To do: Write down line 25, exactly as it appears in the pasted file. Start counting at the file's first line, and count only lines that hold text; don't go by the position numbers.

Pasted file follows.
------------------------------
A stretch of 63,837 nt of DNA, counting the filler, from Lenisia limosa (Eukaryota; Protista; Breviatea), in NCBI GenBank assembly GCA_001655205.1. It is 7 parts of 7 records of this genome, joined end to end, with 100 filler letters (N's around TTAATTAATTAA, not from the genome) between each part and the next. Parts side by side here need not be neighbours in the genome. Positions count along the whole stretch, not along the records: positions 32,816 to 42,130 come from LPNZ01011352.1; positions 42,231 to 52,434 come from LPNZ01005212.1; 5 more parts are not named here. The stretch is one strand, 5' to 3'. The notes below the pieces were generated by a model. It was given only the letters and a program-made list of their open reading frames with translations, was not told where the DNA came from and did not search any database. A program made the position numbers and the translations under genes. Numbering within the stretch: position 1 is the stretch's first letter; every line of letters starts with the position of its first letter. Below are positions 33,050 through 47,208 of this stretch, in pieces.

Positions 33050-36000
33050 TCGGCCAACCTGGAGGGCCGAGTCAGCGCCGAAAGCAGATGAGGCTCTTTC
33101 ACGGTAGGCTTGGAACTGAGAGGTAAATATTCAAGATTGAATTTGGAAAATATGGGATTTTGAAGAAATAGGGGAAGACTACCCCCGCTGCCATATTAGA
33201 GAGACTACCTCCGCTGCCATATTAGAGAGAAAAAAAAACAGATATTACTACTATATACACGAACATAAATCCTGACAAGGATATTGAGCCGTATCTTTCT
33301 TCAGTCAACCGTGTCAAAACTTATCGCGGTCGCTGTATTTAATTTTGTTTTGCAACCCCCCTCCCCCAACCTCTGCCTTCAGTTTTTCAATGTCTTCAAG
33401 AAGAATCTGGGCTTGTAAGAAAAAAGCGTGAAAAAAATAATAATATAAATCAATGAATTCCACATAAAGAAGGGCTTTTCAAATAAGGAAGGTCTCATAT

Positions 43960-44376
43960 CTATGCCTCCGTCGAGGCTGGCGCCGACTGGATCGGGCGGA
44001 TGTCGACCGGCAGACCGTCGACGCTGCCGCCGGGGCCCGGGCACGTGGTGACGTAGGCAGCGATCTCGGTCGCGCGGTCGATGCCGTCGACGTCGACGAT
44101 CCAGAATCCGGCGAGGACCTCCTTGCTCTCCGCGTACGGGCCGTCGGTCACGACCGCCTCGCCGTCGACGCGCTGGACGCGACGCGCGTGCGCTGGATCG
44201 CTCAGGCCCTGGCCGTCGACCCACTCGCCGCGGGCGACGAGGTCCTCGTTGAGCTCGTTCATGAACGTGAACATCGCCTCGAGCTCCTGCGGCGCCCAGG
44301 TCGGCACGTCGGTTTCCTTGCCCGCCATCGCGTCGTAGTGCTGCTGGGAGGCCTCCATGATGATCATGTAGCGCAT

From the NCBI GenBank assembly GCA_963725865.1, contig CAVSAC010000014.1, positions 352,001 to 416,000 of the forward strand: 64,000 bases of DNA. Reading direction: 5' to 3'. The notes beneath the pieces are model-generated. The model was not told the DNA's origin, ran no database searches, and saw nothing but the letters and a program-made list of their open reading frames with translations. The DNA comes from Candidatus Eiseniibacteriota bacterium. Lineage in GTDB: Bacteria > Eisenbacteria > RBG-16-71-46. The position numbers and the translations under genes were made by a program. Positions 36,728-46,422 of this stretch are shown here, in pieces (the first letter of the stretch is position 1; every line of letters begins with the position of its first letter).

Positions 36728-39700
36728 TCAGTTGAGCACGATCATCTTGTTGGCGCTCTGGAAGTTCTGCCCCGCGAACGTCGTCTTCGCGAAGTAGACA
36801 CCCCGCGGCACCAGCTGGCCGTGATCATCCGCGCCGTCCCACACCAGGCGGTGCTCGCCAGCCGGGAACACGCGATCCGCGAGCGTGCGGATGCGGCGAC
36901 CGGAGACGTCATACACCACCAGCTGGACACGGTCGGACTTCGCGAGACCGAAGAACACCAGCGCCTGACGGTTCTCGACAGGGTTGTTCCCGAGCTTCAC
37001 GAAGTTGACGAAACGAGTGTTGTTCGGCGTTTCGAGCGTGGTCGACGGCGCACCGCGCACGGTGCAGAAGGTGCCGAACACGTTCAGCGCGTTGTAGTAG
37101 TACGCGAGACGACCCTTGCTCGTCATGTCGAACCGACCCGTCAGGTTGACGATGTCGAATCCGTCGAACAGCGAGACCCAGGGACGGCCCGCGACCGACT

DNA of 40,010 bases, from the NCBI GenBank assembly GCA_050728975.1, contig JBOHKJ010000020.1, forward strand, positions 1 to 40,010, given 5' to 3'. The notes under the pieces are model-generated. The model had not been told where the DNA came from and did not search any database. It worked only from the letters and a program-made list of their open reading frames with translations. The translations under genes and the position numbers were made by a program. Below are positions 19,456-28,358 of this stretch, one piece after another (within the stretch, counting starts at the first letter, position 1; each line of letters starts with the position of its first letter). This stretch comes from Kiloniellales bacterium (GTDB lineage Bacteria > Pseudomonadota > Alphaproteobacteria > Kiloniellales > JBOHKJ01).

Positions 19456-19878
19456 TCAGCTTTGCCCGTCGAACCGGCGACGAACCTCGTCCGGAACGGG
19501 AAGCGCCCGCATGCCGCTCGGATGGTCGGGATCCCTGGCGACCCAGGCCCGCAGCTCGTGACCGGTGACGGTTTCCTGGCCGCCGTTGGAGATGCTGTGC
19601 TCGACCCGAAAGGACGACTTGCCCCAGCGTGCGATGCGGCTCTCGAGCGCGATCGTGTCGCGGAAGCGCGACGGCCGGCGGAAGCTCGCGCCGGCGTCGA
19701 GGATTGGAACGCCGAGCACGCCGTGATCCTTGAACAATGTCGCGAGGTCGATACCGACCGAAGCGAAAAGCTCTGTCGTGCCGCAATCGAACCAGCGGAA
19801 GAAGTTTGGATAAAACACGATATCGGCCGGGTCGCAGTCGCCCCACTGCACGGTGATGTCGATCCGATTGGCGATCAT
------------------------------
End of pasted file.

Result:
19601 TCGACCCGAAAGGACGACTTGCCCCAGCGTGCGATGCGGCTCTCGAGCGCGATCGTGTCGCGGAAGCGCGACGGCCGGCGGAAGCTCGCGCCGGCGTCGA